L&I investigators responded to two separate fatality incidents involving teenagers. L&I officials are assessing both situations to determine whether there were violations in safety and health or child labor laws.
"Tragedies can be avoided by keeping teens away from dangerous work activities," said L&I Director Paul Trause. "We must work together to make sure our children are safe as they learn about the world of work."
Teens are twice as likely to suffer a workplace injury as adults, according to the National Academy of Sciences. Teens are most likely to suffer injuries such as cuts, sprains and burns as they work in restaurants, grocery and department stores, health-care facilities, amusement parks, recreation facilities and in agriculture. However, they are also at risk of fractures, concussions, amputations and even fatal injuries.
Employers who want to hire teens need a minor work endorsement for their master business license and a parent authorization form for the teen's work hours and job assignments.
Here are some of the other rules for employers in Washington who hire teenage workers:
- In general, 14- and 15-year-olds may perform lighter tasks such as office work, cashiering and stocking shelves, bagging and carrying groceries, janitorial and grounds maintenance (without operating power mowers or cutters), and food service that does not involve cooking or baking duties.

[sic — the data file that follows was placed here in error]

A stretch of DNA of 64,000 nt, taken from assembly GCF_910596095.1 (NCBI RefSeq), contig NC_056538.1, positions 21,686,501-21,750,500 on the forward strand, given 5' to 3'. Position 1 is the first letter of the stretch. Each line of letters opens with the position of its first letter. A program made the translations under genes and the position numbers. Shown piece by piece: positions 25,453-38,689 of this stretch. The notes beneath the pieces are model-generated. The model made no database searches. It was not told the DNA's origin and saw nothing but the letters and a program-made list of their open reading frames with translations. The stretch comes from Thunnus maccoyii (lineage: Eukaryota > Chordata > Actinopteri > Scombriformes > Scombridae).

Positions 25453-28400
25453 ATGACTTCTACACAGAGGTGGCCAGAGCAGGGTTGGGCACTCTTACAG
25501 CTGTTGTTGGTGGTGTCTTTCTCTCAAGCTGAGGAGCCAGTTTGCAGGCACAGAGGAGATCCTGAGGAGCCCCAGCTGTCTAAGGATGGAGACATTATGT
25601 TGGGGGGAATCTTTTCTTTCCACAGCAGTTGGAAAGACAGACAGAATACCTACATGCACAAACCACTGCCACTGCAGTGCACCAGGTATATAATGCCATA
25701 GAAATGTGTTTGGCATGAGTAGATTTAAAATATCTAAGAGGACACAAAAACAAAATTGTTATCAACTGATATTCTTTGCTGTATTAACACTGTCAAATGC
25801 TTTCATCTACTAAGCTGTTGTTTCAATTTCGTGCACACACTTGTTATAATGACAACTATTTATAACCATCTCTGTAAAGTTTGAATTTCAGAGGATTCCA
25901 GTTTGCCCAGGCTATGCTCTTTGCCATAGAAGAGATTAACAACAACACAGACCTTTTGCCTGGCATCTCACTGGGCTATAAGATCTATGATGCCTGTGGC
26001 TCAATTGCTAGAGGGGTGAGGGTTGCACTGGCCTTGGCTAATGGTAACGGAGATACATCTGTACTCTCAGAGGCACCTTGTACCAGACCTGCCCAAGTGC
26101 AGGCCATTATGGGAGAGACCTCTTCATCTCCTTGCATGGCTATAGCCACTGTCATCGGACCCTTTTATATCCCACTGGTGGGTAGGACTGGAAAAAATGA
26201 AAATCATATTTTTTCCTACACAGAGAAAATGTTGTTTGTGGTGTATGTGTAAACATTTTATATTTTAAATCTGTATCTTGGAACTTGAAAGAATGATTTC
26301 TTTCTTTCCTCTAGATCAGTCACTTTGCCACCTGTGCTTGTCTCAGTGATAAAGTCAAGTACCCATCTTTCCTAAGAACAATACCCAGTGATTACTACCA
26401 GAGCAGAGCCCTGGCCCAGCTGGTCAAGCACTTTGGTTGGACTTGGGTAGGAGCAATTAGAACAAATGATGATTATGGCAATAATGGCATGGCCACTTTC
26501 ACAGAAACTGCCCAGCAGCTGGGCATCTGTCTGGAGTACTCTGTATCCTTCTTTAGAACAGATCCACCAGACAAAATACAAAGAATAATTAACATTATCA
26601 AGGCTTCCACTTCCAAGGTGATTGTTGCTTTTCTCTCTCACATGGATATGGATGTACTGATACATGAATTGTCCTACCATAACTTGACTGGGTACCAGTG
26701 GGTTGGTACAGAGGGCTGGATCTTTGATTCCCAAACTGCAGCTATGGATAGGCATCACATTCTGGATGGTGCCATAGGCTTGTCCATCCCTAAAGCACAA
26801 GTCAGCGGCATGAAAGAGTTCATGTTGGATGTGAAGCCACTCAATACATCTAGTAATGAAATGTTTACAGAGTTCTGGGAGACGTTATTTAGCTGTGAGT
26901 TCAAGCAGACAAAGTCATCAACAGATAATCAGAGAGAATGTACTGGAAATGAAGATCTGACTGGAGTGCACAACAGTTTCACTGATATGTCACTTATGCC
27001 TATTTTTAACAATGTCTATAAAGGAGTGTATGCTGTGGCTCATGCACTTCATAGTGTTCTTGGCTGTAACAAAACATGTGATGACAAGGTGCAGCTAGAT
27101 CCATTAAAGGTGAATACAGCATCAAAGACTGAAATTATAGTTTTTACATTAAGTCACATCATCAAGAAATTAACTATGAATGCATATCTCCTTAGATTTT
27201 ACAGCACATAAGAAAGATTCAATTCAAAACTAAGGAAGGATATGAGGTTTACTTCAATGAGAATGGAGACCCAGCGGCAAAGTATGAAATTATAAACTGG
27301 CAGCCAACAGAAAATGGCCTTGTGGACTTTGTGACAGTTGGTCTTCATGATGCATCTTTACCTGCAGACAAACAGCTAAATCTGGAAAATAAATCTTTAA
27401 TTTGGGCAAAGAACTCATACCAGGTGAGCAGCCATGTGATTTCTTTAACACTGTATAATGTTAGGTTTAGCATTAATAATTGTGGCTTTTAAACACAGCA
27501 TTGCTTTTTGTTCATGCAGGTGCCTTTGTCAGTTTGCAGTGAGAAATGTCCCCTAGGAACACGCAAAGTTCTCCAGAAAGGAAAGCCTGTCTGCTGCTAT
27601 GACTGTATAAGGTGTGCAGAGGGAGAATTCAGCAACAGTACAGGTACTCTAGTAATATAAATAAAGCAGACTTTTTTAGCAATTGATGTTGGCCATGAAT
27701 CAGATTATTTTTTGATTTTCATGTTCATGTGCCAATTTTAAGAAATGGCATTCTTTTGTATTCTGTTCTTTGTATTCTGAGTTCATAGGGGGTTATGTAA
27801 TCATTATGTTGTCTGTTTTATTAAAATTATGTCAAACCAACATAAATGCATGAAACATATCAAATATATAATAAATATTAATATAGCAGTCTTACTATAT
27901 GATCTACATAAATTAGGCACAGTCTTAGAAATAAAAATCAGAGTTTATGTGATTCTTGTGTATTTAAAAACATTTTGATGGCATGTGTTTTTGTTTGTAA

- Work assignments for 16- and 17-year-olds can be less restrictive. Their jobs may include such things as cooking, baking, landscaping, window washing (no more than 10 feet off the ground), maintenance and repair and amusement-park work.
- Generally, if safety equipment other than a hard hat, eye protection or gloves is required to do the job, it's not an appropriate job for minors.
- Agricultural rules prohibit all minors from working with certain chemicals, pesticides and explosives, and in other hazardous jobs. Additional restrictions, including operating equipment, apply to minors under age 16.